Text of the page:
Back in the long gone days of 2001 I kept up regularly with the music press, I’d had a subscription to NME at the newsagents which meant every week I’d pop across and collect a copy that had been put aside and all my issues subsequently had my surname scrawled in biro on the top – do they still do that? I’d regularly pick up a copy of Q magazine and more specific magazines like Total Guitar. It wouldn’t be unknown to see me picking up a copy of metal magazine Kerrang.
Pretty little hype machine
What sticks with me from those days is the buzz and the hype that preceded the Strokes first release “Is this it”. At a time when pop was riding high there was word of an awe inspiring indie band from the states ready to topple the cheesy hit makers of S Club 7. Sneak peak listens to tracks, articles relating how great the band were, secret preview gigs. I can’t remember exactly but there were whisperings of them being one the best acts in the history of the world – or at least that’s how the hype felt. The NME seemed to be leading this, the band seemed in some ways NME’s baby – their new poster group, and they gave away a free MP3 download of “Last nite” just prior to it’s release.
It’s a great track, from a great band, who released a great debut album in “Is this it” and everyone loved it – you heard it everywhere. I don’t recall going to a local gig at the time where a band didn’t play the track.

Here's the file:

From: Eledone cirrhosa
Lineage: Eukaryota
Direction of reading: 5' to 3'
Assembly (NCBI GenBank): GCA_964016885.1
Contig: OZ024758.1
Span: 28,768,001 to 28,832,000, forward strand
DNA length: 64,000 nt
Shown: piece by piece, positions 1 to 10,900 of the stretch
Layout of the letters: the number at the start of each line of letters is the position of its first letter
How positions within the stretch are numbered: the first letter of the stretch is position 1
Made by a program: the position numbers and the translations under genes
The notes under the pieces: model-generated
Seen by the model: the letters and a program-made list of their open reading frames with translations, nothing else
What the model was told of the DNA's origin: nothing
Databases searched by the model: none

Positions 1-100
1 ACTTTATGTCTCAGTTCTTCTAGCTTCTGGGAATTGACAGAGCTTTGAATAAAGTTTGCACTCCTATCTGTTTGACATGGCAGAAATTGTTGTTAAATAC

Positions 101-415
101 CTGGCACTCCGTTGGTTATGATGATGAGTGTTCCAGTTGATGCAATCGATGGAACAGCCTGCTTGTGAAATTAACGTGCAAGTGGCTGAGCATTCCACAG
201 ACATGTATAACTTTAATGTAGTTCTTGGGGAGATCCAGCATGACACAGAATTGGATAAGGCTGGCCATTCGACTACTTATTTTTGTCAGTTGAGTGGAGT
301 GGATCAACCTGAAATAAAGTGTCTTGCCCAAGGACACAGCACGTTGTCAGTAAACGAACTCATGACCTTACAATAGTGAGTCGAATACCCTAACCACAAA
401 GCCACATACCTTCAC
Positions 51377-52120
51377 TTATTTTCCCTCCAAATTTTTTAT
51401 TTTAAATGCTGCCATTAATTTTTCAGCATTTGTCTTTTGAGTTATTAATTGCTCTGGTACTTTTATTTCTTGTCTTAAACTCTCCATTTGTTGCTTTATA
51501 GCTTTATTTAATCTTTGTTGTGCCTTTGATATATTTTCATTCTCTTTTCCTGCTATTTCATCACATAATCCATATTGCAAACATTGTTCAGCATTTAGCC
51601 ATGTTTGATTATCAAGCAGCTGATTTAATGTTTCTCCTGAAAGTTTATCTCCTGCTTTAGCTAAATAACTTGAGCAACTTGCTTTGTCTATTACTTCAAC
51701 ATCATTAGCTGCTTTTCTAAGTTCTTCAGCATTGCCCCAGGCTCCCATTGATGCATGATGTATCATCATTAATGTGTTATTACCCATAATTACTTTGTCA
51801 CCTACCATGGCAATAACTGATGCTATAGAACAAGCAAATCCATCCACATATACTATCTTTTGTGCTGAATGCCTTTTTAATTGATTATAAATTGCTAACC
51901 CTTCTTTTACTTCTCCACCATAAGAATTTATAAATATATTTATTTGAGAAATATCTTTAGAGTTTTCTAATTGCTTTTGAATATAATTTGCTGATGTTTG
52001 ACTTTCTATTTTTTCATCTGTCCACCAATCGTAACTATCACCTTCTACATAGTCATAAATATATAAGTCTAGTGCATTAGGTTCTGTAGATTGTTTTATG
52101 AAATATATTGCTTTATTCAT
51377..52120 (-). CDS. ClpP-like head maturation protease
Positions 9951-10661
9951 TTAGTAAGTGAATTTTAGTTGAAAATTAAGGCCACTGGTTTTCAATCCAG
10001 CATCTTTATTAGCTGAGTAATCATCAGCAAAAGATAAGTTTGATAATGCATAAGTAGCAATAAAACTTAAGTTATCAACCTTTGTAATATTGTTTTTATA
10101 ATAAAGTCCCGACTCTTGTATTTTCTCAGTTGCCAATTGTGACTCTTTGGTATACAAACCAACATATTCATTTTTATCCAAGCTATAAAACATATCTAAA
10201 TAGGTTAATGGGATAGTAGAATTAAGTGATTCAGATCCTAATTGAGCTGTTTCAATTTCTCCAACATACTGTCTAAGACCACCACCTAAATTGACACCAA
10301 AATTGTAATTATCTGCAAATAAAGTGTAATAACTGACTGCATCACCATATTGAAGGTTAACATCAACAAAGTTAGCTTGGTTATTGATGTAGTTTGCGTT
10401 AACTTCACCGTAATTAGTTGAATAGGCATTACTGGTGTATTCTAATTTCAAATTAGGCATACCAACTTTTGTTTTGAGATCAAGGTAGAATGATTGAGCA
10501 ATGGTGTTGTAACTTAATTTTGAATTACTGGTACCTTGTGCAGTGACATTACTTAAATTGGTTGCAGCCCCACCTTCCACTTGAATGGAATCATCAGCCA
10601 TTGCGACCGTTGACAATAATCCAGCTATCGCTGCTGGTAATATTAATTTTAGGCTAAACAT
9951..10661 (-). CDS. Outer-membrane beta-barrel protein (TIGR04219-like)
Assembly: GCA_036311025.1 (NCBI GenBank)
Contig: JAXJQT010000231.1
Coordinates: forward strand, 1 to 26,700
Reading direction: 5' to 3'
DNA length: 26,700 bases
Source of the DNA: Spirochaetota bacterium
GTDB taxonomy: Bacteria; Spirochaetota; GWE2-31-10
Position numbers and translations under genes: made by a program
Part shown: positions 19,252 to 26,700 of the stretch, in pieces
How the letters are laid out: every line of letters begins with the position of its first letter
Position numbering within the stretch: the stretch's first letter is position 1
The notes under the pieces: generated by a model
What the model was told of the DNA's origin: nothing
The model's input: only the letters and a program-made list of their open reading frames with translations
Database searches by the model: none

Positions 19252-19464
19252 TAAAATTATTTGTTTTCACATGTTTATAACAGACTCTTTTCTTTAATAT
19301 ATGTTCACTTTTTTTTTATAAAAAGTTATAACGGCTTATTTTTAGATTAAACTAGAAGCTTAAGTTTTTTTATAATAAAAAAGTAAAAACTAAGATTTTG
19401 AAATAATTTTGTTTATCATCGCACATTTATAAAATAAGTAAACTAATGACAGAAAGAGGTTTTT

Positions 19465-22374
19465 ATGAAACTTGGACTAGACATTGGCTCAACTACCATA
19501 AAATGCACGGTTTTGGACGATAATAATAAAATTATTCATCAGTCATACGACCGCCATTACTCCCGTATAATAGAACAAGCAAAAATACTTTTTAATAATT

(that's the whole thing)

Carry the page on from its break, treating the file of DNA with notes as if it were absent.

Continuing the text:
However the hype spoilt it for me – I loved the album but it never felt like it quite reached the heights that the buzz had me anticipating. I’m sure many people know how it feels, when you finally get around to seeing that much fêted film and even though you enjoy it, you just didn’t enjoy it as much as everyone else did. You learn to try and temper your expectations in situations like that as it’s so easy to get disappointed. It’s easy to actually really enjoy something and yet still be unsatisfied by it.
That is where I was at with “This is it” for such a long time, I listened to it a lot at the time, I enjoyed listening to it, yet it always had the taint of not quite being as good as expected. Which when I type it sounds daft, but is true.
But I reckon I’m passed that finally, and even in the intervening period of reconciling my expectations this track would always catch my attention with it’s opening bars, it’s punchy guitar followed in by the drums as gradually the music kicks in. Sometimes a track does make you forget the constructs you’ve built around it and you just enjoy it.
Got a dream record collection?
Tell everyone what's in it at Mumubl - share the music you love.